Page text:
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Capital Chatter: Clarno changing tone of Secretary of State's Office

Late Secretary Dennis Richardson's independent, deep-digging audits will continue, but the communication style will change.

Oregon's new secretary of state already has shaken up the agency's top staff. Bev Clarno is changing the tone as well.

Audits Director Kip Memmott and new Deputy Secretary of State Rich Vial told legislators this week that Clarno will continue the late Secretary Dennis Richardson's independent, deep-digging audits but the communication style will change.

Sen. Bill Hansell, R-Athena, raised that issue. He noted there were claims — because Richardson was the only statewide elected Republican — that politics played a role in the audit choices and outcomes.

"He wanted to turn up the volume, and that was his way of having impact," Memmott said of Richardson. "I would say as a professional auditor, while me and my staff squirmed sometimes at that, nothing about that approach was unethical from an audit perspective."

Memmott, Vial and other secretary of state officials testified to the Joint Subcommittee on General Government about the agency's 2019-21 budget.

Vial said Richardson's approach might have unintentionally short-circuited an audit's effect because Richardson's marketing of the audit report comes came across as hyper-partisan.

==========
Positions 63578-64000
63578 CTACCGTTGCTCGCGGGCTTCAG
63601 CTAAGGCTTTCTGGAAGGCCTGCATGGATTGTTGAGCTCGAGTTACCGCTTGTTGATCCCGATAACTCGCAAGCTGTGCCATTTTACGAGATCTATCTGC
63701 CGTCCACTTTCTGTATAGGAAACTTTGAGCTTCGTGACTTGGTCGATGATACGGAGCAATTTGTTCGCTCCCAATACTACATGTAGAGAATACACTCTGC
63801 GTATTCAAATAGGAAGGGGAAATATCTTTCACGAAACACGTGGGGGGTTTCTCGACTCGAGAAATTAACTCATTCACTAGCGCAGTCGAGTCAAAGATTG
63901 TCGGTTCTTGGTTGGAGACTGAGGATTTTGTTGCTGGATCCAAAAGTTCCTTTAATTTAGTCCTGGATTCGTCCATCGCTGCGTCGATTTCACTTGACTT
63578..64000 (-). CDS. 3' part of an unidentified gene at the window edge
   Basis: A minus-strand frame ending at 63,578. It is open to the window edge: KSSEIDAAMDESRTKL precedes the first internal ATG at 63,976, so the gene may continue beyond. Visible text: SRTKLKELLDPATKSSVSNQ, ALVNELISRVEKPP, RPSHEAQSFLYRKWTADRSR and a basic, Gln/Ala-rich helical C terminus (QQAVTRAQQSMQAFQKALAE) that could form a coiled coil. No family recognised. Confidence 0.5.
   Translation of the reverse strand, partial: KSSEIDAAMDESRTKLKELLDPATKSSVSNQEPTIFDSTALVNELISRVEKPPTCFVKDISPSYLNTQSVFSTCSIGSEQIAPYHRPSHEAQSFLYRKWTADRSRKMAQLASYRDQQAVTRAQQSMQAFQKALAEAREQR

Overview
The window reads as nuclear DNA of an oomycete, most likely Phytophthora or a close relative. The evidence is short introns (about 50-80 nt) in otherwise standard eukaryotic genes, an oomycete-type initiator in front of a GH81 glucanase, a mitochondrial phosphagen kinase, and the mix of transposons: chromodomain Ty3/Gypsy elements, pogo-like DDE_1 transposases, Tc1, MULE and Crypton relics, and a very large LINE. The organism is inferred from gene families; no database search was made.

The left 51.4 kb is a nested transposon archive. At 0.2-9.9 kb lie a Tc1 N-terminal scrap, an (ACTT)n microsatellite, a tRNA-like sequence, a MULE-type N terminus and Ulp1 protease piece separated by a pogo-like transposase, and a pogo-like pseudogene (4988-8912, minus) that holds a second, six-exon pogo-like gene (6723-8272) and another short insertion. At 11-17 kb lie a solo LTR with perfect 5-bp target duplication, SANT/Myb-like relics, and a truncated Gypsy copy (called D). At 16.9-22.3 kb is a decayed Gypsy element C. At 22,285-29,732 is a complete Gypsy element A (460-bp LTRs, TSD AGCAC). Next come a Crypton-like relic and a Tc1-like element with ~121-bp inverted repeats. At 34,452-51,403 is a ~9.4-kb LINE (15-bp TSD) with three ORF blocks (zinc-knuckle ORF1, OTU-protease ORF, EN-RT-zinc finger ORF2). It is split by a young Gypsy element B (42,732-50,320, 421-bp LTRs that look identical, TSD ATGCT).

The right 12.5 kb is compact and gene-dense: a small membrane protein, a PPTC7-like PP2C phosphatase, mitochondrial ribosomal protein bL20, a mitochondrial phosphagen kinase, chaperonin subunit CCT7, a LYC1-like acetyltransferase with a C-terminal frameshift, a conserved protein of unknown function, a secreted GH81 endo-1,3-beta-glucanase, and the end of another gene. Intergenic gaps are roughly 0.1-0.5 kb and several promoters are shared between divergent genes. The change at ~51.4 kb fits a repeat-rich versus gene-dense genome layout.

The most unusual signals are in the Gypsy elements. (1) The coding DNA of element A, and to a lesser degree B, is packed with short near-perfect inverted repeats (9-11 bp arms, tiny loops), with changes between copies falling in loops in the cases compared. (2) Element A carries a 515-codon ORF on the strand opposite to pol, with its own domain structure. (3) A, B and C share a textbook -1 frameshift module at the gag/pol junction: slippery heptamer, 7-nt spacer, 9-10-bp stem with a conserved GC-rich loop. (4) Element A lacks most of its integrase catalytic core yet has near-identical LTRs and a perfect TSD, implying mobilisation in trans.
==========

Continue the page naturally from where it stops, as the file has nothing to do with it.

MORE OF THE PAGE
"Secretary of State Clarno has made it clear that Secretary Richardson's effort to really increase the transparency of our government operations is something that she's committed to continuing," Vial said. "I don't think you will see any reduction whatsoever in the level of detail and the attempt to be very, very thorough in exposing where we can do better. But I do suspect you may see a slight rebalancing of how those things are communicated."

Expanding state audits: The Audits Division has the authority to audit all three branches of government — executive, legislative and judicial. There has been tension with the Legislature, which wanted its own audits operation.

In his testimony, Memmott stressed the independence of the division and said no official can unduly influence the outcome of an audit.

Audit subjects are selected based on the highest risk that a program or operation poses to the state government, which is why he wants the Legislature to fund a full-time audit team to keep watch on Oregon's Medicaid spending.

Richardson was who asked that Portland Public Schools be included with an audit of the Oregon Department of Education, Memmott said. The Audits Division now is looking for a rural school district to include in an upcoming audit of ODE programs for special-needs students.

The Audits Division also is taking the private-sector approach of conducting more "real-time" audits to prevent problems before they occur, especially in IT.

"We want to prevent the milk from being spilled," Memmott said. "Not come in and audit and say, 'You spilled milk. Don't do it again.'"

In December, Memmott had suggested to legislators that each year the public make the final choice on one agency to audit. Incredulous lawmakers trashed that idea, with Sen. Betsy Johnson, D-Scappoose, saying it sounded like pandering to public opinion.